Then youthful box which now hath grace
Your houses to renew ;
Grown old, surrender must his place
Unto the crisped yew.

When yew is out, then birch comes in,
And many flowers beside ;
Both of a fresh and fragrant kin
To honour Whitsuntide.

Green rushes, then, and sweetest bents,
With cooler oaken boughs,
Come in for comely ornaments
To re-adorn the house.
Thus times do shift ; each thing his turn does hold ;
New things succeed, as former things grow old.

~Robert Herrick

I’ll be all right. In a day or so my home will feel like home again without all the bright trappings, and I’ll look for ways to celebrate the starker, sharp-edged joys of January.

But if the day ever comes wherein I can face the end of Christmas with equanimity, then I shall know my heart has grown old. God forbid.

The three red roses Christmas left in her wake.

If you’re so inclined, treat yourself to these two end-of-Christmas carols:

Emma Kirkby’s haunting version of Christemas Hath Made an End.

Kate Rusby’s gorgeous version of Herrick’s Candlemas Eve (which I absolutely adore. It feels like an anthem for my New Year.)

9 Responses to “Missing Christmas”

  1. Jody Collins says:

    Lanier, the season has lingered longer through your words…thank you for the visual voyage via your lovely voice. (and thank you for introducing me to Laura Boggs-your Huckleberry Friend. You two are kindreds, indeed.)

  2. Thank you for this, Lanier. Your words are always such a cup of steaming tea to my senses. This is beautifully expressed.

  3. Nancy says:

    Candlemas Eve brought tears to my eyes. Speaks to so much more than the passing of Christmas. You have a gift, Lanier, for expressing how things mean and feel.

  4. Caitlin says:

    Oh Lanier I share your sentiments! Taking down the Christmas decorations always makes me sad, and I realize how bare the house looks! To combat this, this year my daughter and I made some paper snowflakes to hang in the windows as some “winter decor.” Today we dried some orange slices to put in a bowl on the mantle. A bit colorful and festive, without being overly Christmasy. Somewhere I read about a family who had the tradition that the wise mend came on the evening of Epiphany and replaced the family Christmas tree with a new houseplant, which I find just charming. Next year I’m starting that tradition!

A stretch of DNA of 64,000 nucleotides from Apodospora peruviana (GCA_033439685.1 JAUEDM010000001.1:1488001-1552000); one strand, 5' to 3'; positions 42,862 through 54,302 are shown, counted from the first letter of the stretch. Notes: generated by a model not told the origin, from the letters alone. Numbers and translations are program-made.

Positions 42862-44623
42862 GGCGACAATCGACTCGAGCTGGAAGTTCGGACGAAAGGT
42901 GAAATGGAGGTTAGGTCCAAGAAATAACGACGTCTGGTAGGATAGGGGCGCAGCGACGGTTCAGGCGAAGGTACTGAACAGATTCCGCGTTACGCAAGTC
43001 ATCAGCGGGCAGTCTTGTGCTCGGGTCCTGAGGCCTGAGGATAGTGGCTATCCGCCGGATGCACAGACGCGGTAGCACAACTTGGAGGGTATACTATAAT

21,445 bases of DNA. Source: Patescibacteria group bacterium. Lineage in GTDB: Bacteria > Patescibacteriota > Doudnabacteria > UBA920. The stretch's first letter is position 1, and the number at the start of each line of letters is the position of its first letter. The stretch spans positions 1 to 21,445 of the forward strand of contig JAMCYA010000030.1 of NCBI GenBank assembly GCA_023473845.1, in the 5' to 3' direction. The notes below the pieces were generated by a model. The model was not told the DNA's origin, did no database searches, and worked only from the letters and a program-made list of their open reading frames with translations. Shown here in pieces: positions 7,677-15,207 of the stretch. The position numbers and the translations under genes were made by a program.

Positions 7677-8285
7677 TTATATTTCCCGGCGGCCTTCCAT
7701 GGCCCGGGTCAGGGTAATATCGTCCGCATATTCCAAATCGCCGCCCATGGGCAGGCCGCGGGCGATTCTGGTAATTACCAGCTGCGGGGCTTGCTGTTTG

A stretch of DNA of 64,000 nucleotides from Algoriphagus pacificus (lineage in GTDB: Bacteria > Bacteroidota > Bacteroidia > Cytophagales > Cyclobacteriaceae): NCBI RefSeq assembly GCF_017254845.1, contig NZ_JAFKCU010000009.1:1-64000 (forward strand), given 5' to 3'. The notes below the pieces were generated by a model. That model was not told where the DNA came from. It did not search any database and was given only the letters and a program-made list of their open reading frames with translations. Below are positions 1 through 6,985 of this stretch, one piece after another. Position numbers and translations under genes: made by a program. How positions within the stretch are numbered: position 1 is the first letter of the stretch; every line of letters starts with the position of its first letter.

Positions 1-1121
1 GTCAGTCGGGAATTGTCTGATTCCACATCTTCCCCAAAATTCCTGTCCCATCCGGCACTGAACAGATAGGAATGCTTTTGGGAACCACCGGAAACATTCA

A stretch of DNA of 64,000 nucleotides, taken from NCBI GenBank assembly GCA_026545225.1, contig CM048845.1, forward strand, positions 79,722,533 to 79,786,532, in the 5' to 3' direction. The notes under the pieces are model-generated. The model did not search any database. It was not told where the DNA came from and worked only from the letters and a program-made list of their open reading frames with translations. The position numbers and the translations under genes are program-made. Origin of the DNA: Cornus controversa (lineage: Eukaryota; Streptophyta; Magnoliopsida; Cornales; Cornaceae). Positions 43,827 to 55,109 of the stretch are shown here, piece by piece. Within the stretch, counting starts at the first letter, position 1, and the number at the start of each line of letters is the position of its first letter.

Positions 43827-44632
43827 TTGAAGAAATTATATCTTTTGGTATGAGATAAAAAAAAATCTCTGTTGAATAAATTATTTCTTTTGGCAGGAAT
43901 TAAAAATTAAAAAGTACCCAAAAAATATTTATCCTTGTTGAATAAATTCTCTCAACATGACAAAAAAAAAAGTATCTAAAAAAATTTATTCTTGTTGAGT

5. Josie Ray says:


    It has been a rich blessing that you have been so present in spirit here this (argh…past!)Christmastide. You have shared very generously this year from your golden season, and I, for one, am grateful and pleased. It has been a special Christmas gift.

    Babette looks utterly charming, sweet, delicate, gracious, feminine in her Christmas attire and as though she is saying, Well-a-day!

    There is more wistfulness in my heart this year about leaving the grace of Christmas behind. The beauty of upcoming Candlemas is a consolation.

    I love your “dust of significance” expression. This year, for the first time, I believe, I realized that my greatest pleasure was not in anything that I did, but in just knowing that, no matter what I was doing, it was Christmastide. The very air is fine, the Presence is near, the heart listens. This must be the closest we ever are to eternity with Him. Surely He is standing right beside us, heart glowing, as we roll out gingerbread! He feels so near in December!

    And an end-of-season luncheon tradition sounds wonderful.

    Kindest blessings, and thank you, again, for opening a Christmas window into your life.
    Josie Ray

  6. Josie Ray says:

    Oh, you sweet heart….the gavel. God bless and keep and comfort you.

  7. Holly says:

    I also noticed the gavel, with a lump in my throat.

    You have come to mind so much in the last 24 hours. I started (and am about to finish) Geraldine Brooks’ People of the Book. If you have not read it, I believe you would love it. All about the stories old codices would tell, had they voices.

    Blessings to you and The Mister in this New Year!

  8. Judy says:

    Oh my – Kate Rusby’s ‘Candlemas Eve’ – so beautiful.

    It has been a precious privilege to be invited to walk through the Christmas Season with you – the loveliness of your heart, your words, and your home all shared with such generosity. Thank you, Lanier.

  9. Laura B says:

    My precious friend (you stinker) — that very song “Candlemas Eve” and its haunting words have been on my heart all season. Just when I’d forgotten! For me, it’s a call to face this next year with bravery and grace and to accept that, indeed, times do shift. Sigh.
    BTW, I did bat an eyelash or two when I read about the napkins and votives, but I know it was worth it. All hail to the King!